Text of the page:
Jean-Marie George Receives Claude de Tourreil Memorial Award for 2018

October 5, 2018 • ARTICLE ARCHIVE
PPC Insulators

INMR is pleased to announce that Jean-Marie George, Scientific Director at Sediver, has been selected as recipient of the 2018 Claude de Tourreil Memorial Award for Lifetime Achievement in the Field of Electrical Insulators. This is the 10th anniversary of this annual award, first presented in 2009 to honor the memory of one of the insulator world’s most dedicated and respected experts, who passed away from leukemia in March 2006.

claude de tourreil claude de tourreil Jean-Marie George Receives Claude de Tourreil Memorial Award for 2018 Claude de Tourreil Memorial


Claude de Tourreil became intrigued by insulators while working at the research laboratories of Hydro-Québec in Canada during the 1980s and 90s. This was an era when composite insulator technology had made a market breakthrough – going from being viewed as mainly experimental to attaining acceptance on line projects across the globe. Thanks to his many scientific papers and especially his work both within Cigre and as Expert Columnist for INMR from 1998 to 2006, engineers the world over began to learn important details about this emerging technology. In his later years, Claude joined Sediver, where he worked at the research center in Saint-Yorre, France. During this final period of his life, he had become increasingly concerned. He was worried that pressures at the time on lowering costs combined with reduced utility investment both in research and in the grid would undermine the quality of critical system components such as insulators.

claude de tourreil Jean-Marie George Receives Claude de Tourreil Memorial Award for 2018 Jean Marie George

Jean-Marie George

Like Claude, Jean-Marie has devoted his professional life to electrical insulators. He was initially involved in quality control for production of composite insulators, where Sediver was among the early pioneers and knowledge leaders. By the early 2000s, however, the company had undergone a strategic re-alignment of its insulator business, with emphasis moving away from composite types and entirely to toughened glass technology. Jean-Marie first explained this shift during the 2005 INMR WORLD CONGRESS in Hong Kong, where he began to question the future reliability of lines equipped with composite insulators. Indeed, this was a period where early generation composite insulators were revealing unexpected shortcomings, either in materials, design or manufacturing.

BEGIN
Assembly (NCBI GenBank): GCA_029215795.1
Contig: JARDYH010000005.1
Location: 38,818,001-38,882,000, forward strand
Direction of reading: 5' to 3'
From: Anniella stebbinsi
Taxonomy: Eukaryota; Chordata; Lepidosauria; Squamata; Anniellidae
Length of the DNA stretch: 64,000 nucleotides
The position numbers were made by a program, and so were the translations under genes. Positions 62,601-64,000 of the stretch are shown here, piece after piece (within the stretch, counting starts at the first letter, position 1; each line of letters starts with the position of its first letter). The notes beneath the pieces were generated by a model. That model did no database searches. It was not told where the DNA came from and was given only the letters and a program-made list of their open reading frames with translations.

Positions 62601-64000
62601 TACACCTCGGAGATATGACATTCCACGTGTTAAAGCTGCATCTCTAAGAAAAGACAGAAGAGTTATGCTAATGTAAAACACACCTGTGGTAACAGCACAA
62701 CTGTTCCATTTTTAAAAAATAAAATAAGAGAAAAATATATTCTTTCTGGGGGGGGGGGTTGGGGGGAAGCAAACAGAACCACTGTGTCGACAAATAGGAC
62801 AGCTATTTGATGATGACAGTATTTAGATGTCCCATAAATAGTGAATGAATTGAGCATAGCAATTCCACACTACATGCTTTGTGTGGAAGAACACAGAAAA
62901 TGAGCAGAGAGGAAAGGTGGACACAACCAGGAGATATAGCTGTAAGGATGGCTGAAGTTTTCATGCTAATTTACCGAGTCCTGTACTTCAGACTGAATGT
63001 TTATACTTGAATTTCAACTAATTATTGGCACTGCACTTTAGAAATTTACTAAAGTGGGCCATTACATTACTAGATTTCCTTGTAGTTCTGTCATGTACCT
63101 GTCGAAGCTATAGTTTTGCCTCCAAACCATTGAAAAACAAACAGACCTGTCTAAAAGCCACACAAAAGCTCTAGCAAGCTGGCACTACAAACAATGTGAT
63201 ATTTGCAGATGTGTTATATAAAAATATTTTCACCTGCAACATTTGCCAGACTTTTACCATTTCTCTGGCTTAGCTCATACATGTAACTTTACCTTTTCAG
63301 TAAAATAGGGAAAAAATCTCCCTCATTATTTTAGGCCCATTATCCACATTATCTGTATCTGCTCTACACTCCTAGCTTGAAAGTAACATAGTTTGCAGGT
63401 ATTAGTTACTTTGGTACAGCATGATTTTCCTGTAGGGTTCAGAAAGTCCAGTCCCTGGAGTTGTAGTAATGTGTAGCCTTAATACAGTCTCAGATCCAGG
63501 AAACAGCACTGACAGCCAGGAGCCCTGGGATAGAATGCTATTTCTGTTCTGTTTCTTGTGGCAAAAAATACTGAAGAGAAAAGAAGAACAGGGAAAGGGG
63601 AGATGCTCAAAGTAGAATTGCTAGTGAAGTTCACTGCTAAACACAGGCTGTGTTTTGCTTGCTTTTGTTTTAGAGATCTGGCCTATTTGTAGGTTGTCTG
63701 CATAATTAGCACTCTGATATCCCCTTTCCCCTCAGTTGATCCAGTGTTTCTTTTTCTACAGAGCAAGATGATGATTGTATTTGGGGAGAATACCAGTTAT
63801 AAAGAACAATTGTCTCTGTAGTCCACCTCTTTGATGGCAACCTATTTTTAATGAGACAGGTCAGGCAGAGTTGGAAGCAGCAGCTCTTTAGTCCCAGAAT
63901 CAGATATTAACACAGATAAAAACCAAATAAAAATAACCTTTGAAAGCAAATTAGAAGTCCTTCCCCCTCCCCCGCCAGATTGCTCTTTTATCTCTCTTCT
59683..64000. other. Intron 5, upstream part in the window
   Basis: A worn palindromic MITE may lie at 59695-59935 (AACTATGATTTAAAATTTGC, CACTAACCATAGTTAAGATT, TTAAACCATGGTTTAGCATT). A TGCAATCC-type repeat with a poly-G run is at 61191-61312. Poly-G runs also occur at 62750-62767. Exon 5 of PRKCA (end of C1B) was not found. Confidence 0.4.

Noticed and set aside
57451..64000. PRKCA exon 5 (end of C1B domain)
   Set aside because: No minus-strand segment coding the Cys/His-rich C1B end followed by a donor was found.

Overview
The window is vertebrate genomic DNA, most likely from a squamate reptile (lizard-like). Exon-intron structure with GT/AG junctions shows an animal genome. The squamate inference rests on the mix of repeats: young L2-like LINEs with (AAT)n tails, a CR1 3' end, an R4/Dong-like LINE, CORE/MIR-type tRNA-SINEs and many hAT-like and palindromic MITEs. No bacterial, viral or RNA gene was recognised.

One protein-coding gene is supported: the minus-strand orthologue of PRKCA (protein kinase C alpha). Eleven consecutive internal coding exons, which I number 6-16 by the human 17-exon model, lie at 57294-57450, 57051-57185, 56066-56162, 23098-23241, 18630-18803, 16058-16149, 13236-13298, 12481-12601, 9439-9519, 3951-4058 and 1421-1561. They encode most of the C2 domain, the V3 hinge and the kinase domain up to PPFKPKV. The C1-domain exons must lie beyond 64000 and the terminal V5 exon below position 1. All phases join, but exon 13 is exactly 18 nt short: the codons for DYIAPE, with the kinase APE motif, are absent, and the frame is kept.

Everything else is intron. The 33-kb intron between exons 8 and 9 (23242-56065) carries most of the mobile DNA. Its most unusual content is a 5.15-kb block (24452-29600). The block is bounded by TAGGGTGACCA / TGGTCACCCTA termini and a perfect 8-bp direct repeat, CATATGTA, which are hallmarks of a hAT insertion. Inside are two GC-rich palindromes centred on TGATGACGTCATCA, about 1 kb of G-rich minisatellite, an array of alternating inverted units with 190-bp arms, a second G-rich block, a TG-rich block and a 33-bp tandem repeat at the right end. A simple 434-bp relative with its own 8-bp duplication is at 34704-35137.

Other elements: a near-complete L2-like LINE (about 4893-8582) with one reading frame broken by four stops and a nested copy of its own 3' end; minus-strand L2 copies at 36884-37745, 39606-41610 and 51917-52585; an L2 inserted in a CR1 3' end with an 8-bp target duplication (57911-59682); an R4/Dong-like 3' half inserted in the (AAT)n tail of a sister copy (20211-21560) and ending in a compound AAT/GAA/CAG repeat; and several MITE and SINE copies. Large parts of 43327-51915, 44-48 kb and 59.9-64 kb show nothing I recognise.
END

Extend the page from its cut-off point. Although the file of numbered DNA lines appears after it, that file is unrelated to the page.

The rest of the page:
Over the past 15 years, Jean-Marie has worked tirelessly to promote greater use of toughened glass insulators. He has done this partly through better education of users into potential problems with alternative technologies and partly by highlighting the significant possible quality variations in glass insulators coming from different suppliers. For example, during the General Meeting of Cigre in 2016, new tests and methodologies were proposed to help users ‘weed out’ glass insulators of inferior or inconsistent quality. This proved highly effective since many users had come to regard glass insulators as a standardized commodity with little variation in quality. Jean-Marie has also worked to develop valuable software tools intended to facilitate specification of optimal profile and creepage of glass string insulators for the intended service environment.

The net result has been that toughened glass, which could well have been the primary ‘victim’ from the growing popularity of composite insulators on overhead lines, has been able to retain its market share. Indeed, many of the utilities that have used toughened glass for decades continue to show a decided preference for this technology. At the same time, Jean-Marie has worked to promote development of new variants, such as glass insulators pre-coated in the factory with RTV-silicone material. This has allowed glass insulators to expand their range of application to include use in heavy pollution environments without need for regular washing.

Claude was an impassioned advocate for advancing insulator technologies. But he was first and foremost a practical engineer who focused not only on risk of failure but also on consequences of failure. In this regard, he would surely have been pleased that Jean- Marie’s work is being honored in his memory. INMR and its many thousands of readers throughout the world congratulate Jean-Marie George on his accomplishments as well as on his continuing contribution to ensuring cost-effective and reliable power grids.

Marvin L. Zimmerman